Original Found Here (Daily Iowan)
BY JAKE KRZECZOWSKI | APRIL 12, 2011 7:20 AM
Rep. Dave Loebsack, D-Iowa, said he’s determined to retain funding for federal Pell Grants, which have come under question in recent weeks as budget concerns swept across Congress.
Loebsack spoke about higher education in Coralville on Monday with consultants at the headquarters of Noel-Levitz, 2350 Oakdale Blvd.,an organization, which works with colleges and universities across the country on retention issues.
Loebsack told the small group he depended on Pell Grants throughout his college career.
“My mom was a single parent,” he said. “I worked hard for my education, but I also had a lot of help with financial aid. I wouldn’t have been able to get to where I am without it.”
Loebsack said he and his wife are also close to the issue. The congressman taught at Cornell College for 24 years, and his wife taught for nearly 30 years.
The discussion came soon after a budget proposal from Rep. Paul Ryan, R-Wis., that would cut individual Pell Grants by up to $850.
The Pell Grant provided roughly 20 percent of UI undergraduates more than $15.3 million this academic year.
As a member of the Education and Work Force Committee, Loebsack has expressed his disappointment in Ryan’s proposed cuts.
“I give Paul Ryan credit for thinking long-term on the budget,” Loebsack said. “That said, I think he’s thinking incorrectly.”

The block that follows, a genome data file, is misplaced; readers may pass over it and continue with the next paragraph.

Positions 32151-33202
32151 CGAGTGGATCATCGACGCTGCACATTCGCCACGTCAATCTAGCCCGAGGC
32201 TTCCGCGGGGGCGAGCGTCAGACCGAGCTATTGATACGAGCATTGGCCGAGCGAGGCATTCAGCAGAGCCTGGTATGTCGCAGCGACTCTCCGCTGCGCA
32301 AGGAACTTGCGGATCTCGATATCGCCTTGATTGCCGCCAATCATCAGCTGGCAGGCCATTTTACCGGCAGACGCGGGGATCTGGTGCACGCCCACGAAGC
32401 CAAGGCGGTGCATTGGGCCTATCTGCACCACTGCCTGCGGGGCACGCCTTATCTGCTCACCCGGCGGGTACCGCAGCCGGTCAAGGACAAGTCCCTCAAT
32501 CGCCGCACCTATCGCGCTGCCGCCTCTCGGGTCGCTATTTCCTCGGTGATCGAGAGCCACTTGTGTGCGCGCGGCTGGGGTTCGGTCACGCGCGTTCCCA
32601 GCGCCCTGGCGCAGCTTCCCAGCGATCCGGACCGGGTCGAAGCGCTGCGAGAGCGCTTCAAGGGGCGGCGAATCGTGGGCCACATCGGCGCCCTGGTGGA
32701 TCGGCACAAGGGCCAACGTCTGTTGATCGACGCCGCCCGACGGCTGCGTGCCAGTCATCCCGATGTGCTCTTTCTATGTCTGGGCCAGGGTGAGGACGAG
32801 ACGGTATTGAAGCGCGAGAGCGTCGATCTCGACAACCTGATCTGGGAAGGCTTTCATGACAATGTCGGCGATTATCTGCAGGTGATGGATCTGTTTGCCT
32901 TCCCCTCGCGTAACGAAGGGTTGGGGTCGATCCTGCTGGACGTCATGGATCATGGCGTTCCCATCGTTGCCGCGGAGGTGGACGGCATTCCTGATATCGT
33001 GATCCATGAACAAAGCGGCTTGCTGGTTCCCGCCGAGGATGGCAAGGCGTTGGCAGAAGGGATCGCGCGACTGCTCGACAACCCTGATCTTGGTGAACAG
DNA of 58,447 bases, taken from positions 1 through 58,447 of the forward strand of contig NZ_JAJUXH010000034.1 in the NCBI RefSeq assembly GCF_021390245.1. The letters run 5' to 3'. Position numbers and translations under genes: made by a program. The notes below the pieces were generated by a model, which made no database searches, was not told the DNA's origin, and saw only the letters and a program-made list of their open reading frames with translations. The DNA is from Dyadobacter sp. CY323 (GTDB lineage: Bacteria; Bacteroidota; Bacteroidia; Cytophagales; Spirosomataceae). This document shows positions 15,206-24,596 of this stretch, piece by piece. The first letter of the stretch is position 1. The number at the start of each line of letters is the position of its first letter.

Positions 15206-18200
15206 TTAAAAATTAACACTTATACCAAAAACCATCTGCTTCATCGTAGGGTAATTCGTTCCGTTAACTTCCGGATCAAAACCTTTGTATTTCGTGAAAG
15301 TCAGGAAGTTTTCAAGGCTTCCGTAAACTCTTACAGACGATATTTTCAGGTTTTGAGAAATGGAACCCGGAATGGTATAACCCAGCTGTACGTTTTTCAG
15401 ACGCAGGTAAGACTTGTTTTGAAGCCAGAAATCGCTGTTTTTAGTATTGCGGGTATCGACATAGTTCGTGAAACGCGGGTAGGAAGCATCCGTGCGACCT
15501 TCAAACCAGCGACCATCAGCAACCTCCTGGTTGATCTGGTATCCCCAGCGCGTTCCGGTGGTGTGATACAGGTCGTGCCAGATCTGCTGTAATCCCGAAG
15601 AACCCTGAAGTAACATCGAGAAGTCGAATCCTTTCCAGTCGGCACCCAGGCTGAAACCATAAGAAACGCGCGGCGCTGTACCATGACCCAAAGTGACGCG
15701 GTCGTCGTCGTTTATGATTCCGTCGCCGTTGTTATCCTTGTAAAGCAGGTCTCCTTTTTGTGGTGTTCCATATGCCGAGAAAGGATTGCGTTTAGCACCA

Despite Loebsack’s criticism, at least one local Republican official said Ryan’s budget is a step in the right direction.
Bob Anderson, the head of the Johnson County Republican Central Committee, said Ryan’s plan is the start of a “long road to fiscal sanity.”
“There might be an item or two in the mix [of Ryan’s budget] that can be debated or analyzed, but the overall thrust of what he’s done is to take a courageous step toward putting the country back on a sustainable course for future generations,” Anderson said.
But UI political-science Associate Professor Cary Covington acknowledged the importance of Pell Grants.
“Speaking strictly as a parent and someone interested in making college as accessible financially as possible, cuts in Pell Grants are troubling,” he said.
During his discussion, Loebsack addressed the growing disconnect between parties in Washington, playing down the effect it has had on policy.
“I think that right now there is a singular focus on fiscal discipline,” he said. “People are not thinking enough about the human consequences of the budget decisions that get made. That is why it is important to put a human face on it whenever we can.”
While grants and funding were a couple of main focuses during the event, Loebsack talked about his goals for improving life for the middle class.
“You can’t win the future if you cut back on education,” he said. “Ultimately, there are people who cannot [pay for college] on their own, they just can’t do it, and they need some help.”